“We need our young leaders to be leading this type of thing. We don't need a 60-year-old man leading us through our own streets,” he said.
Eric's biting honesty evoked those of my peers in Venezuela, following the same leaders they'd followed for decades. In Eric I saw their angst, their frustration with inadequate leadership.
“Jesse Jackson should have a young person from here with him up there,” Eric said. "Because when he leaves, I gotta stay here … I live up the street!"
Asked why he doesn't go to the front and step up into the leadership vacuum, Eric responded “This ain't my show.”
Eric’s friend John joined my search for answers. John is 20 and has lived around Ferguson half his life. I asked him who was in charge.
“[N]o one knows what to do; not Jesse Jackson, not Nelly, not J Cole, not you, not me….no one has the answers,” he said. “But Twitter allows everyone to have an opinion, it’s like a forum.”
Eric agreed that Twitter was essential to making the community aware of the Mike Brown shooting.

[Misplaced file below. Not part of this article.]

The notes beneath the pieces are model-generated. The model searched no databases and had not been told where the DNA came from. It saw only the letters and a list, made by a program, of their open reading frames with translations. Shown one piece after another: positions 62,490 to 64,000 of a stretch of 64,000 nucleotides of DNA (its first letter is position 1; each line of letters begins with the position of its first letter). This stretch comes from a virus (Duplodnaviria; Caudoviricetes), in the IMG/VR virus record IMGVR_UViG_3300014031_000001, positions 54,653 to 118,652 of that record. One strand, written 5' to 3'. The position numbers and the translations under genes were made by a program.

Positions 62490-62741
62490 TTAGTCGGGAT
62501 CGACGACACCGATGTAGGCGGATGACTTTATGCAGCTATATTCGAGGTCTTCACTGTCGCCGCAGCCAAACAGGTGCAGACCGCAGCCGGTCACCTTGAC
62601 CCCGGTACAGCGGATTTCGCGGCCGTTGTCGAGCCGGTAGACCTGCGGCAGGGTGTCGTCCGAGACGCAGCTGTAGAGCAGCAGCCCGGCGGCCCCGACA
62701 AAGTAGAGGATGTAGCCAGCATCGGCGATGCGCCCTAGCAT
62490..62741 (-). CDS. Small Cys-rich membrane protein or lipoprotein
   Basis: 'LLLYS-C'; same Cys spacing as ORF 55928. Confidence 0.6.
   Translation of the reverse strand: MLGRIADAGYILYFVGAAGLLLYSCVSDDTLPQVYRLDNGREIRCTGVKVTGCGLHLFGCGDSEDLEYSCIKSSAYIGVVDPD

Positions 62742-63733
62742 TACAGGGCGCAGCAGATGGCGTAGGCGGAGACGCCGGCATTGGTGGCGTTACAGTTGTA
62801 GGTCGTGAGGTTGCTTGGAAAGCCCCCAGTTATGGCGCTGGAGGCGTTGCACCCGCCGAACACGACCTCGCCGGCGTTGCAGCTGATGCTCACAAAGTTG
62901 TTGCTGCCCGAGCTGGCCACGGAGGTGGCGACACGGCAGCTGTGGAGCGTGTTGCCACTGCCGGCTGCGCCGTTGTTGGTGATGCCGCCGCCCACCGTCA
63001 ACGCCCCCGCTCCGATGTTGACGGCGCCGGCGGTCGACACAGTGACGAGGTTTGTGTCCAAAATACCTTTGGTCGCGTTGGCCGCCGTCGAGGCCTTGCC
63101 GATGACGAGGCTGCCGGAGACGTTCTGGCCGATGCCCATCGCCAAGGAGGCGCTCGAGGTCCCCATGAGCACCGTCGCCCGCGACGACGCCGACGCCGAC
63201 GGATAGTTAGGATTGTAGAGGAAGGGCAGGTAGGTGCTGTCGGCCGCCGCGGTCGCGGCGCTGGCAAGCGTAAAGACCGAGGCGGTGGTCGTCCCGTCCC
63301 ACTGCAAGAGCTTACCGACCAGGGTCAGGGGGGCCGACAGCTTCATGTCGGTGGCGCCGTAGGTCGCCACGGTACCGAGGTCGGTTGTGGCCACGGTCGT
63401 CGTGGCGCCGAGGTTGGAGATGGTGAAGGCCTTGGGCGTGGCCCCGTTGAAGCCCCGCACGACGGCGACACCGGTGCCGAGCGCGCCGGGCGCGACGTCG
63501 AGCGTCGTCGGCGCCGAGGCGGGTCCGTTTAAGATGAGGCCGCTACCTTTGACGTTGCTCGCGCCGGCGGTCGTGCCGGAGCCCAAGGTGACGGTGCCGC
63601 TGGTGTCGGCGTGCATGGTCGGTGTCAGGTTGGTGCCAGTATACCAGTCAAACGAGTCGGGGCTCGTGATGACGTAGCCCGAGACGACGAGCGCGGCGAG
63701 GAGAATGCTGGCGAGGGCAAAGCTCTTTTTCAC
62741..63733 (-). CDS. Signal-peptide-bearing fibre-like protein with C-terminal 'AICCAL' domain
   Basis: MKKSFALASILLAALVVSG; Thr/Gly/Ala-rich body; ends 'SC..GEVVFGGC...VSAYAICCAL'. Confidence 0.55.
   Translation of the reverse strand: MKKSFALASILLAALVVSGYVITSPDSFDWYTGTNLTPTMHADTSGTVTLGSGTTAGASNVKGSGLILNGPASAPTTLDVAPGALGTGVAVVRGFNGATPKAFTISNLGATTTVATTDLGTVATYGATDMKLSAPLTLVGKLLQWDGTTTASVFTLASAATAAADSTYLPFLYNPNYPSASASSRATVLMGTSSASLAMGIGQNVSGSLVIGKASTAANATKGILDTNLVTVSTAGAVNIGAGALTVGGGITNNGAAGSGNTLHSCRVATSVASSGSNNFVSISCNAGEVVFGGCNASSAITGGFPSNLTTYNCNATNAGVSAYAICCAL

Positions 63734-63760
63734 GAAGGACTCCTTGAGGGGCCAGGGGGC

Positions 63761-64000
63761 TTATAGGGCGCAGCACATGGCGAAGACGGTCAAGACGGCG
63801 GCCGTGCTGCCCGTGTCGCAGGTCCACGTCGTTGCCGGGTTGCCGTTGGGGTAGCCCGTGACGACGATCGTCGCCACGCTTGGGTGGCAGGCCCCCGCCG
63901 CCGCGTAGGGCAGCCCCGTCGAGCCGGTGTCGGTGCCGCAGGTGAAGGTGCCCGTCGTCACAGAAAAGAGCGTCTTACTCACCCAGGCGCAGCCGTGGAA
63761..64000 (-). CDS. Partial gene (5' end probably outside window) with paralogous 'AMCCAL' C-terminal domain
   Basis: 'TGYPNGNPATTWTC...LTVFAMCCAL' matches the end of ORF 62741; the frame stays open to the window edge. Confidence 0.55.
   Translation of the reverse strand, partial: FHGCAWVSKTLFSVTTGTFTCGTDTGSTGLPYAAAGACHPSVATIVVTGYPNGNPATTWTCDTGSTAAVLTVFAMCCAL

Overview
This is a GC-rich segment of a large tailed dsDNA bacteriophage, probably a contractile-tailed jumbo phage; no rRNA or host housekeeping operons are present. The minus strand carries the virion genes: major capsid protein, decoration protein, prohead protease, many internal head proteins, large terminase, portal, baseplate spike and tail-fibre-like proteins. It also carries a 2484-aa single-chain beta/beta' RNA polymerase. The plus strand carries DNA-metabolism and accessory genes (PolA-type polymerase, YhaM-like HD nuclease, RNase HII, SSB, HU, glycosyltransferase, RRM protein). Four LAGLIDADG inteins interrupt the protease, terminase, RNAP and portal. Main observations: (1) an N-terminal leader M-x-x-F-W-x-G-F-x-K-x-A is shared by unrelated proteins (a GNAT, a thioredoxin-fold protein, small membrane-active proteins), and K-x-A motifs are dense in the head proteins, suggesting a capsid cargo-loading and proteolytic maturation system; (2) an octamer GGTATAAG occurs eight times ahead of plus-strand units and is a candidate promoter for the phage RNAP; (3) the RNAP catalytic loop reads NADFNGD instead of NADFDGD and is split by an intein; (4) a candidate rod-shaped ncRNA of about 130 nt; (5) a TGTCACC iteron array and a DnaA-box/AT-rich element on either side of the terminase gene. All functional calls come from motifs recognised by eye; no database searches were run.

“Everyone knew what was happening because of twitter, because a lot of times the media was getting the story wrong. Twitter became our news, our CNN, our FOX.”
Eric and John said new leaders were emerging from social media.
“A man named 'The Pharaoh,' he showed chronologically what happened as an eye witness on his Twitter account. How can you refute that?” John asked.
It became clear to me that Twitter users like @TheePharaoh were leading the news cycle. In Venezuela, this happened because the government of Hugo Chavez — and his successor Nicolas Maduro — has imposed a systematic crackdown on media for more than a decade. Television stations were shut down, news channels were bought-off and journalists were yanked off the air.
Ferguson wasn’t quite like that. But still, the day before I arrived in St Louis, police arrested two journalists at a local McDonald's. Since then, police actions against journalists in Ferguson escalated. A team from Al-Jaazera was tear-gassed, their cameras and lights taken down. Others were shot with rubber bullets. A 17 total have been arrested.